Remember last week when I pretended to be a food blogger on The Nom Blog and I told you about Anna and our Bertucci’s bonding? Today, Anna’s returning the favor with a guest post for Rosie Says. Here she is:
I’ve never written anything about news prior to this guest post; I’ve stayed relatively close to subjects such as food, entertainment and technology. I want to share some of my thoughts and reactions to the recent terrorist attacks in Norway. For those of you who don’t know me, I am half Korean and half Norwegian, a “ScandinAsian” if you will. I grew up speaking both English and Norwegian and spent the majority of my summers visiting family and friends in Norway. This past May I graduated from the University of Wisconsin-Madison and, instead of attending the usual summer family trip to Scandinavia, I traveled to Greece, France and Spain on my own.
Sometime in the afternoon of July 22, I was preparing to visit a museum in Madrid, Spain when I received a text message from my brother asking, “Did you hear about the bombings in Oslo?” I remember feeling my throat sink deep into my stomach as I frantically searched “Oslo bombings” and “attack in Oslo” on Google with few results. The only news source that offered any sort of information was the UK Huffington Post, and even that was limited in its account of the bombing. Facebook was no more helpful. I watched in horror as photos and confused status updates surfaced on my newsfeed. After 9/11, this was the second time in my life where I found myself staring in disbelief at a billowing cloud of smoke and at a screen that offered no answers to my questions.
In the aftermath of the two attacks, Anders Behring Breivik, a white, conservative Christian Norwegian, was taken into custody for the bombing of the Norwegian parliament in Oslo and massacre of a Labor Party camp on the island of Utøya, leaving 77 dead.
I was very hard for me to grasp how and why this tragedy took place in such a peaceful country. It’s difficult to comprehend how a man who murdered dozens of innocent men, women, teenagers and children could only get away with a 21-year sentence. But what’s remarkable is that amidst a time of great sadness, Norwegians stood together and did not give in to the assailant’s desired attention; I remember reading someone’s Facebook status that read, Fokus på ofrene og berørte av terroren Utøya og Oslo, IKKE gjerningsmannen [Focus on the victims and those affected by the terrors on Utoya and Oslo, NOT on the perpetrator].
However, one thing I struggled with was the news and media coverage of these attacks, or lack thereof. In the wake of the Day of Mourning and as the number of missing persons began to dwindle, the international news coverage quickly faded. No longer was Norway’s crisis under investigation or concern to the rest of the world [so it seemed]. I am saddened particularly because none of the stories of survival or eyewitness accounts will ever move beyond the boundaries of Norway.* None of the problems involving lack of police and delayed emergency response will be revealed to prevent future problems, not to the outside world at least.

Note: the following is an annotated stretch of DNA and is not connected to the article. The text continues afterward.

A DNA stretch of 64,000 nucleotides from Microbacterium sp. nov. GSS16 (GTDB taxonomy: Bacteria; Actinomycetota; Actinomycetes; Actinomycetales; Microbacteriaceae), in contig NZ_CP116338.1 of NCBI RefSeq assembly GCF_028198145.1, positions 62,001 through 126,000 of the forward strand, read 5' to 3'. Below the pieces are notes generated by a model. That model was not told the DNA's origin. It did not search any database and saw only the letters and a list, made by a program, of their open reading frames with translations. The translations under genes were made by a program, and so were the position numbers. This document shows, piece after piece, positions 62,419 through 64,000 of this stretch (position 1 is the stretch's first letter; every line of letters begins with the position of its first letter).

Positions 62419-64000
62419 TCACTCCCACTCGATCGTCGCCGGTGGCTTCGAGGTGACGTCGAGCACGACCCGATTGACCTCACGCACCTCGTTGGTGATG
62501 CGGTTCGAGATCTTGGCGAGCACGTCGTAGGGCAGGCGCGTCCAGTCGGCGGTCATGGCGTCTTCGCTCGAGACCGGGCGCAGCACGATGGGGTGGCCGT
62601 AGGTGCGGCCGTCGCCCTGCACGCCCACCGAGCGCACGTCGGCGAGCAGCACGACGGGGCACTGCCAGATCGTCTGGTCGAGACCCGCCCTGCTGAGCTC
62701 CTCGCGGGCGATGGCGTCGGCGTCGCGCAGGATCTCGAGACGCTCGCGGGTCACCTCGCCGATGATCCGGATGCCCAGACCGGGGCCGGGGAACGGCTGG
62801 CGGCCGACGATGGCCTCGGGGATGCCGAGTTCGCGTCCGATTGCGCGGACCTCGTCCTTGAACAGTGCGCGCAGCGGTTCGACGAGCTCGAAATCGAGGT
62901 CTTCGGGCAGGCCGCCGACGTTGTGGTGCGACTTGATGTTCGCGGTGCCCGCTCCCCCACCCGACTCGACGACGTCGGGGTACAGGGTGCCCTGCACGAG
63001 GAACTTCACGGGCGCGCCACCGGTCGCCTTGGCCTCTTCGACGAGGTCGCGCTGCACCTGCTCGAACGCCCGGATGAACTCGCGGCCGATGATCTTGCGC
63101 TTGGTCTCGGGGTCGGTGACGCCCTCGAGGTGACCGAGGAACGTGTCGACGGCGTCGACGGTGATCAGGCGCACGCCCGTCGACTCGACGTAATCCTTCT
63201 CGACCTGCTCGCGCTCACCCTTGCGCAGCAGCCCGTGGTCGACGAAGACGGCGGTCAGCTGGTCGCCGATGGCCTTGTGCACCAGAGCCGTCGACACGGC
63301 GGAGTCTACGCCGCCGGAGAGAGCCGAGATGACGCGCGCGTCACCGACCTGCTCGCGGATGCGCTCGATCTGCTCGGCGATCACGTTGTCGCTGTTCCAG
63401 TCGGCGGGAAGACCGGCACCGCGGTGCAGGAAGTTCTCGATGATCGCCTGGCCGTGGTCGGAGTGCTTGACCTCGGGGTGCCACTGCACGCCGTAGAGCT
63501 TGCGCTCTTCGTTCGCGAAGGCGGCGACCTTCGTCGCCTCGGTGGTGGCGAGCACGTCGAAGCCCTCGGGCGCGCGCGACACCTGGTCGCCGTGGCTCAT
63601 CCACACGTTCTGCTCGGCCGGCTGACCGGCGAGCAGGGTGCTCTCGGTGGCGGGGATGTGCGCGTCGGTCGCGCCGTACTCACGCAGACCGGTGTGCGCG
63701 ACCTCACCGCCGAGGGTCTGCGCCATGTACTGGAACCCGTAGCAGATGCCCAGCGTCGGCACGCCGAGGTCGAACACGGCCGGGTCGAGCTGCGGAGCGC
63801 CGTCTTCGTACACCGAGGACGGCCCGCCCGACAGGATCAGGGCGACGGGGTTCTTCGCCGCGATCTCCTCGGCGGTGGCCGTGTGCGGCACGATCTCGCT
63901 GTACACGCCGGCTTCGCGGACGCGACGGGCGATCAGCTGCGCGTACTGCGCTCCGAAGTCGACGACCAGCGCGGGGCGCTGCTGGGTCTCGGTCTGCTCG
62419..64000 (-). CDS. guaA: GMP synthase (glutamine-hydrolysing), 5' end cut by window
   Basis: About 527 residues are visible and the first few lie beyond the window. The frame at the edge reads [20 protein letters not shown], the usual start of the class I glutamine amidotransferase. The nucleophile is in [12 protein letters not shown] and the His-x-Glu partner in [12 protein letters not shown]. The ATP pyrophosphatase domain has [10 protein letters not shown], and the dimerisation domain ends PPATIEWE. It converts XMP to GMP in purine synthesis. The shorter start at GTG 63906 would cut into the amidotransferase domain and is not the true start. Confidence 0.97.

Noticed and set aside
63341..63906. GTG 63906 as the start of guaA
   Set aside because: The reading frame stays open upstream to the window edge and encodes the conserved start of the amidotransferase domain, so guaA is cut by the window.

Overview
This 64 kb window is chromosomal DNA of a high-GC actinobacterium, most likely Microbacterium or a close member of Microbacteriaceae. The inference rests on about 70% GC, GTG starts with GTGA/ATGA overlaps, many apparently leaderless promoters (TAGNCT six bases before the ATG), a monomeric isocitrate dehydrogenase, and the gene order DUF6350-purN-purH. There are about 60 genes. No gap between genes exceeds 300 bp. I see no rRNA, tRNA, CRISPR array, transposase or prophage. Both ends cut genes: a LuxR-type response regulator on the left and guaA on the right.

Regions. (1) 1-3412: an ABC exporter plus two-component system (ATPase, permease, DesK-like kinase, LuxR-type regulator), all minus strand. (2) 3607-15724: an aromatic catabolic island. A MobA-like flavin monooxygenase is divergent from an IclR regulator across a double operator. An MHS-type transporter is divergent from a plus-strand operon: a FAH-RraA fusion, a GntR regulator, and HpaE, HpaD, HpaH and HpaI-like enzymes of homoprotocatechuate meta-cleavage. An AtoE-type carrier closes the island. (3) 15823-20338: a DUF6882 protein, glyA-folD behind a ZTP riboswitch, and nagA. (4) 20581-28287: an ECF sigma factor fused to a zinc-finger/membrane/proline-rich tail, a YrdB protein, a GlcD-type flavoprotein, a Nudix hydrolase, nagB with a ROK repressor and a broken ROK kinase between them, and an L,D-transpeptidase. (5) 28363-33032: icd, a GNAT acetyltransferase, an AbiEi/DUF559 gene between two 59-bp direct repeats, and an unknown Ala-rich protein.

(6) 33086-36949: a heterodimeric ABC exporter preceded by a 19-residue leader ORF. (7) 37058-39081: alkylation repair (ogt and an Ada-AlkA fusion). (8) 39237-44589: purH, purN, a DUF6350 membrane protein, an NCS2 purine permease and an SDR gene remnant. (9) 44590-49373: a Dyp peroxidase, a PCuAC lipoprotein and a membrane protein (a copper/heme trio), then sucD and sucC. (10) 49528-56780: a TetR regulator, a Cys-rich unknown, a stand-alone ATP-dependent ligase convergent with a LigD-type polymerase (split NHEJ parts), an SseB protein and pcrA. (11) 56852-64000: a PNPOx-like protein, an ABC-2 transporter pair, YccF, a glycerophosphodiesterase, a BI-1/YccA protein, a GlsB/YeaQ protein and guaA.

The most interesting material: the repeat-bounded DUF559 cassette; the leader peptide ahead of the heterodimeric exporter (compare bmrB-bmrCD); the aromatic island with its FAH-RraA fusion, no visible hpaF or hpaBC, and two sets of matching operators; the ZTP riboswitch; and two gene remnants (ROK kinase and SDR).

Recently, on August 21, Norway ended a month-long period of mourning with a ceremony in Oslo. It was at this time where media starting buzzing again about the attacks. What about the month inbetween? I rely (ied) mostly on Norwegian news sources like Aftenposten an Dagbladet to keep myself informed over the trial proceedings, mourning families and any other information pertaining to the investigation of the attacks. But what about other readers? What about other nations that harbor extremists who plan (have plotted) attacks?
I guess this is the first time I am realizing that this is a problem from a bilingual point of view. Sure, our (U.S.) news coverage system isn’t perfect, let’s face it, no system is, but that doesn’t mean it can’t be remedied. And at a time where countries are becoming more introverted, and our education systems cut language programs, our translations suffer. I’m not saying that we’re not doing a good job at covering news; I’m saying that, in this particular case, there was an abrupt end with no follow up.
*For English speakers, Anna has provided a few articles and a video that “despite iffy translations, are particularly well-written and eye-opening for those who have not read past news and media headlines.”
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